Rich_Winsor

Members
  • Posts

    861
  • Joined

  • Last visited

Community Answers

  1. Rich_Winsor's post in Making a raised flat roof was marked as the answer   
    Not sure what you are referring to. If you want to put a raised
    edge on the flat portion of the roof just draw a line around the
    edge of the roof plane in plan view and convert it to a Molding
    Polyline or a 3D Molding Polyline. Then you can assign to it
    whatever molding profile you like. Here I added an approximately
    20cm x 20cm (8" x 8") border to the roof plane.
     

     
    xxx
  2. Rich_Winsor's post in Outdoor Can Lights was marked as the answer   
    Here's a quick take.
     
    No textures came thru with the plan so I just
    changed the color of the siding material to
    look more like your photo.
     
    Changed all the cans to 60W Point Lights
    and gave them a light yellow color.
     
    Used pretty basic setup: Outdoor/High Quality/
    Dark/No Blur/No Caustics and Default Image
    Properties.
     
    It takes a lot of passes to get rid of the grain and
    there is still some bleeding but it should get you
    headed in the right direction.
     
    Left Image was 15 passes in 12 minutes
    Right Image shows 46 passes in 30+ minutes
     
    Edit: Oh yeah, I changed out the background
    image too. The fireworks weren't doing it for me.

  3. Rich_Winsor's post in When roof becomes wall was marked as the answer   
    That's the way it goes Alex (r u alex?). I usually start out
    by seeing if I can reproduce the look of a picture. During 
    that process I often take liberties I probably wouldn't do
    if I was modeling it for myself just to get the look I'm after.
    Of course then when more feedback is wanted I have to
    scramble to make the plan presentable.   I didn't go
    as far a checking out how the model will frame because
    at this point I would just be guessing as to the composition
    of the walls. They look pretty thick in the photo. You might
    have to fake some porch ceiling framing but the rest should
    be straight forward.
     
    BTW, I don't know who you pi$$ed off to get that scarlet
    numeral -1, but I gave you a +1 to get you back to even.
    Everybody deserves a fresh start now and then.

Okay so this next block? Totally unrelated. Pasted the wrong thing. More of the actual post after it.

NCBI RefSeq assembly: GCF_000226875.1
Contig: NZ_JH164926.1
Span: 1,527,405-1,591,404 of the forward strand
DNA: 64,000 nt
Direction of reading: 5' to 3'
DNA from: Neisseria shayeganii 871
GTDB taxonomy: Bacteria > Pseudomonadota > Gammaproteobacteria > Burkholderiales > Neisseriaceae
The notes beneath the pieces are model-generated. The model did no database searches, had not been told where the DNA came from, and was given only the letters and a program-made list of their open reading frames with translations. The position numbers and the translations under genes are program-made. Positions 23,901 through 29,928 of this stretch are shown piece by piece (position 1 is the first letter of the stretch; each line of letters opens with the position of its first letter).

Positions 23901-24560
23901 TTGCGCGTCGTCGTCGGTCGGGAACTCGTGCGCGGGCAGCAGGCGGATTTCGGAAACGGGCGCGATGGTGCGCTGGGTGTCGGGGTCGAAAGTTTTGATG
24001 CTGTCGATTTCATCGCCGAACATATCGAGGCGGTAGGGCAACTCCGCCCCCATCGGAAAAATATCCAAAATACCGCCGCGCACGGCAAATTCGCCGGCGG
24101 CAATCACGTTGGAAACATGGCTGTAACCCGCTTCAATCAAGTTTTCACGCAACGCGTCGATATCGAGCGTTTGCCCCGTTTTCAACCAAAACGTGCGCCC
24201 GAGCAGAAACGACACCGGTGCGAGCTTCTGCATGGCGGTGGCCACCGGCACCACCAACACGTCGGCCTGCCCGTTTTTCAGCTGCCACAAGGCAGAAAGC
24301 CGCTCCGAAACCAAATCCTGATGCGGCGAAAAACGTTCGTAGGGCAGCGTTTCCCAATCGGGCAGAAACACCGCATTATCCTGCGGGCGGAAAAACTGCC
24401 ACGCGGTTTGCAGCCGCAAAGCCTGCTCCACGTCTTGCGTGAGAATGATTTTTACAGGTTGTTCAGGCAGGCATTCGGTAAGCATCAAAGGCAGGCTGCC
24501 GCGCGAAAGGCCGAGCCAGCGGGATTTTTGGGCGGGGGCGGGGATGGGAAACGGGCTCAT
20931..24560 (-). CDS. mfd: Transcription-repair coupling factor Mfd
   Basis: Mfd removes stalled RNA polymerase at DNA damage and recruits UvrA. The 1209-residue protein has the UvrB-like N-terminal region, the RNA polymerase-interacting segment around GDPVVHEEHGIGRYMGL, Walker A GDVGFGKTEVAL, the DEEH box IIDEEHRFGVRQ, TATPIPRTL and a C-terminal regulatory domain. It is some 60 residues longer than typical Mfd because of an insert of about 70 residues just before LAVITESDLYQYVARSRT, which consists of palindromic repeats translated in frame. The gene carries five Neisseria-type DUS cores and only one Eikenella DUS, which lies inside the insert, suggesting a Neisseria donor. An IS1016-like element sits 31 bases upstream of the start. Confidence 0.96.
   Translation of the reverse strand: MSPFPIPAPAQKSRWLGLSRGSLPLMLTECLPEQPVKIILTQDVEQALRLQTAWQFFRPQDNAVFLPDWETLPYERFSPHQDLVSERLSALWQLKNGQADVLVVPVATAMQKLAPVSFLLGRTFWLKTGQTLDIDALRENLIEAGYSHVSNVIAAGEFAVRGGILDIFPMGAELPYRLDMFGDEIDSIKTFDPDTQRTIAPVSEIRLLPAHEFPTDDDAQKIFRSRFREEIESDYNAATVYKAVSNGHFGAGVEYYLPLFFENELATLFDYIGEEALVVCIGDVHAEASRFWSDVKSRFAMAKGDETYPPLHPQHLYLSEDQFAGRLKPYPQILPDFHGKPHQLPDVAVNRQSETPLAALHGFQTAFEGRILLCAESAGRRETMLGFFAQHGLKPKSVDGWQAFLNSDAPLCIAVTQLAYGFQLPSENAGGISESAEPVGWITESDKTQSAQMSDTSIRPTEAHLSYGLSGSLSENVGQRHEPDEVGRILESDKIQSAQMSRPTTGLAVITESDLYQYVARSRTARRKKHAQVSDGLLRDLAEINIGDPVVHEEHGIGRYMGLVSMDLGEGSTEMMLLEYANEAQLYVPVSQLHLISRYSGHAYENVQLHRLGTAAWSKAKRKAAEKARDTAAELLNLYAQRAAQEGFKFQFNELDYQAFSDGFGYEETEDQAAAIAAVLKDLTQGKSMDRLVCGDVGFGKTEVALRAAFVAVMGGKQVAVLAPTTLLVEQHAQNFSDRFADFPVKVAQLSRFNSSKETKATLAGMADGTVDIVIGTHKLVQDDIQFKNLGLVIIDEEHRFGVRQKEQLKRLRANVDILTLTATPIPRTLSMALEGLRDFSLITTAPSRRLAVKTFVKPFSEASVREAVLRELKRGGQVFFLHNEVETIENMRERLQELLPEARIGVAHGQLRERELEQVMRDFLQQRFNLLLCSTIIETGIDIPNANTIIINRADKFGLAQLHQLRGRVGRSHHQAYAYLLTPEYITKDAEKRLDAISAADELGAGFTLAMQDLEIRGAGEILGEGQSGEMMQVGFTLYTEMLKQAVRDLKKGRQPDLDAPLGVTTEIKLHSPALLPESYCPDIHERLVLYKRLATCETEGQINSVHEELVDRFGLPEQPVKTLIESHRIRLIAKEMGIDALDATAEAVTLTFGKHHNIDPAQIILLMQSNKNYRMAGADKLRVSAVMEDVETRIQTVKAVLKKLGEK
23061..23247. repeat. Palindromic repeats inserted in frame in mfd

Edit:  10:40PM
    Just tried letting Chief do the framing. Auto build a
    foundation derived from the 1st floor and the have
    Chief auto frame everything else. Looks pretty good
    to me. That ceiling p-solid is only 1/8" thick so it didn't
    really affect the framing. Just delete the 3 p-solids.
     
     



  4. Rich_Winsor's post in Change Shading On Camera View In X5 was marked as the answer   
    The default sun angle is controlled in the "Adjust Lights" dbx.
     


  5. Rich_Winsor's post in Help with auto roof plane was marked as the answer   
    Not even a Tiparillo?   Hey, I was just whipping up a concept
    sketch based on the roof plane configuration BeeoHat posted
    from SletchUp. I get what you are doing by refining the concept
    and positioning the hip rafters over appropriate structural members.
    However, I am not sold on the idea that the "doglegs" in the hips
    and valleys in your plan roof are present in the "as built" structure.
    I could be wrong as the only pic is murky at best but my guess is
    that all the hips and valleys are straight from ridges to eaves as
    in the OP's sketch. That's why I just sort of split the difference
    as to where the hip rafters would cross the upper railing beams
    and let the roof overhangs fall where they may. No big deal,
    I enjoyed the vids.
  6. Rich_Winsor's post in Roof line was marked as the answer   
    You're preaching to the choir here, Geir. From the basic layout of the lot terrain 
    to the final aesthetic of the building façade, gutters and downspouts play an integral
    part in how a design unfolds. Hard to believe they are given such short shrift here.